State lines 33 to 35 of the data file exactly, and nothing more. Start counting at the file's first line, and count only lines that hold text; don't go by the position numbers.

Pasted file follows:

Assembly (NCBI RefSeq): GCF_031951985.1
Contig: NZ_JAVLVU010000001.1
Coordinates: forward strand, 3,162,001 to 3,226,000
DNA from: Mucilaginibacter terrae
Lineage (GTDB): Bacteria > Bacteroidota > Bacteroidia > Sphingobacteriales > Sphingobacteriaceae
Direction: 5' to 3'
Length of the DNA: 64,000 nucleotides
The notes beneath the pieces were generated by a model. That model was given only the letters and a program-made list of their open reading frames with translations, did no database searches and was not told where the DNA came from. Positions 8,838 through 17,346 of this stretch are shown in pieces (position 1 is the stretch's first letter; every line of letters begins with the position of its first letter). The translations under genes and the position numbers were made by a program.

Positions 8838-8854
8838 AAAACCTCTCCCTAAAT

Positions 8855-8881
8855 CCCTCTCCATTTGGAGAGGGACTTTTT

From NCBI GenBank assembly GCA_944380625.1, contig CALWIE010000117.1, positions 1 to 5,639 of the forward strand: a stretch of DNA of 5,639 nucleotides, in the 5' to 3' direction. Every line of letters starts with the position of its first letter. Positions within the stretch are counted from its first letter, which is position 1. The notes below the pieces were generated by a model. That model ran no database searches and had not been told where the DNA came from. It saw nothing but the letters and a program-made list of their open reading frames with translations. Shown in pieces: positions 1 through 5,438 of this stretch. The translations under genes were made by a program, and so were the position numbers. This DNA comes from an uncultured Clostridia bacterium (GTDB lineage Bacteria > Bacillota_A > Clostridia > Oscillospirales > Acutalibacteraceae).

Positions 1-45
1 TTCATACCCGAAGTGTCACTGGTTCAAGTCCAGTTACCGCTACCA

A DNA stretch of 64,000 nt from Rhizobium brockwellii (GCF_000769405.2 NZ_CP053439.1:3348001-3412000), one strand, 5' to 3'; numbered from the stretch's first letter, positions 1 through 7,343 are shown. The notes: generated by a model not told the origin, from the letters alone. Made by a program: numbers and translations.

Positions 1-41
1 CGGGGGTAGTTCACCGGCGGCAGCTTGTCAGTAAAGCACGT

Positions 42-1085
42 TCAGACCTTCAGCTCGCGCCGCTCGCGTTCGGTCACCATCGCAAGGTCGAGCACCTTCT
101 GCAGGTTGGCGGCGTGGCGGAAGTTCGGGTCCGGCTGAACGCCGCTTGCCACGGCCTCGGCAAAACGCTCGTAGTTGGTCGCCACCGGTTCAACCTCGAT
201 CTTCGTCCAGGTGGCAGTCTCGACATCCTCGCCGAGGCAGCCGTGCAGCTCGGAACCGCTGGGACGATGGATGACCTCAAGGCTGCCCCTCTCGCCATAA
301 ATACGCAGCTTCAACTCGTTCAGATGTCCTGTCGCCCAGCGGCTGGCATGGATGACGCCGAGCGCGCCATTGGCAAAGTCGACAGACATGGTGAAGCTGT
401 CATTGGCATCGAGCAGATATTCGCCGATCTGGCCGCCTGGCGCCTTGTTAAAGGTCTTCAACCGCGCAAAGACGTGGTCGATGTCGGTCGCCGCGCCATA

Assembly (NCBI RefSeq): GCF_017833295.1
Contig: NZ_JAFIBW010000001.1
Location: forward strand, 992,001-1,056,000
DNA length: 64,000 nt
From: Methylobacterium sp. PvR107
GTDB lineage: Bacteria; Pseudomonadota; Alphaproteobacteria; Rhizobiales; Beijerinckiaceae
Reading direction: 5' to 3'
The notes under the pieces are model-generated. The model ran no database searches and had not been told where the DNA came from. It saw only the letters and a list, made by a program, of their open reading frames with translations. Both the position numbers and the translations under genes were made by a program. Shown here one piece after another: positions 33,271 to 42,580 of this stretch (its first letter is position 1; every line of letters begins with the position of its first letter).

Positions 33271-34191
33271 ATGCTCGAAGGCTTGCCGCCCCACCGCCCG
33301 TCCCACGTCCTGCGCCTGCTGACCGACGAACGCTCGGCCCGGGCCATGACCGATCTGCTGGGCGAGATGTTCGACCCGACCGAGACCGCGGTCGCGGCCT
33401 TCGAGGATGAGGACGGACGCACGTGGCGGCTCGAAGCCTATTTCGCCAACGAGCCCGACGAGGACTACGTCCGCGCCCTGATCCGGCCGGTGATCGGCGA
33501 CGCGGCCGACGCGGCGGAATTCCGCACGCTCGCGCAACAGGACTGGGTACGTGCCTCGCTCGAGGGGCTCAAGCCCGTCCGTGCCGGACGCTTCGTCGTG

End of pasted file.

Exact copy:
Positions 33271-34191
33271 ATGCTCGAAGGCTTGCCGCCCCACCGCCCG
33301 TCCCACGTCCTGCGCCTGCTGACCGACGAACGCTCGGCCCGGGCCATGACCGATCTGCTGGGCGAGATGTTCGACCCGACCGAGACCGCGGTCGCGGCCT